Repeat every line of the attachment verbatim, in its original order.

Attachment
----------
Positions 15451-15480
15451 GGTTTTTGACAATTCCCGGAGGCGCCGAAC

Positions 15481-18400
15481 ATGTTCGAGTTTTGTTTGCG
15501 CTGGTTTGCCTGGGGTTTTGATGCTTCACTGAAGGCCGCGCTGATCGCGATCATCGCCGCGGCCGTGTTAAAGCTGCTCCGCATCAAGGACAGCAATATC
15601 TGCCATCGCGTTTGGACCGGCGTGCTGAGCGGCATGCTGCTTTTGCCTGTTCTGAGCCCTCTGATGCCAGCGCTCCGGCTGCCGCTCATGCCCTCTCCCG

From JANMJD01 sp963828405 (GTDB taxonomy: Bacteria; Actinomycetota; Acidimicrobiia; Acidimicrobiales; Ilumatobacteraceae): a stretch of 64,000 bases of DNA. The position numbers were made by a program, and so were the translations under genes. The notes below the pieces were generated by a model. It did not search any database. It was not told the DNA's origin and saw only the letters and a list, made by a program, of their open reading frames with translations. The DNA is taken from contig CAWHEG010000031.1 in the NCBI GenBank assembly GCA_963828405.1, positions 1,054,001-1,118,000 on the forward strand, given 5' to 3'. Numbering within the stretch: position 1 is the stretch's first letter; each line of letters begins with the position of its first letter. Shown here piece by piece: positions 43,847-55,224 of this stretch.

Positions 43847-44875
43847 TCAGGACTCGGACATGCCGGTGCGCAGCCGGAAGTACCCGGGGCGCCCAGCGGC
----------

Positions 15451-15480
15451 GGTTTTTGACAATTCCCGGAGGCGCCGAAC

Positions 15481-18400
15481 ATGTTCGAGTTTTGTTTGCG
15501 CTGGTTTGCCTGGGGTTTTGATGCTTCACTGAAGGCCGCGCTGATCGCGATCATCGCCGCGGCCGTGTTAAAGCTGCTCCGCATCAAGGACAGCAATATC
15601 TGCCATCGCGTTTGGACCGGCGTGCTGAGCGGCATGCTGCTTTTGCCTGTTCTGAGCCCTCTGATGCCAGCGCTCCGGCTGCCGCTCATGCCCTCTCCCG

From JANMJD01 sp963828405 (GTDB taxonomy: Bacteria; Actinomycetota; Acidimicrobiia; Acidimicrobiales; Ilumatobacteraceae): a stretch of 64,000 bases of DNA. The position numbers were made by a program, and so were the translations under genes. The notes below the pieces were generated by a model. It did not search any database. It was not told the DNA's origin and saw only the letters and a list, made by a program, of their open reading frames with translations. The DNA is taken from contig CAWHEG010000031.1 in the NCBI GenBank assembly GCA_963828405.1, positions 1,054,001-1,118,000 on the forward strand, given 5' to 3'. Numbering within the stretch: position 1 is the stretch's first letter; each line of letters begins with the position of its first letter. Shown here piece by piece: positions 43,847-55,224 of this stretch.

Positions 43847-44875
43847 TCAGGACTCGGACATGCCGGTGCGCAGCCGGAAGTACCCGGGGCGCCCAGCGGC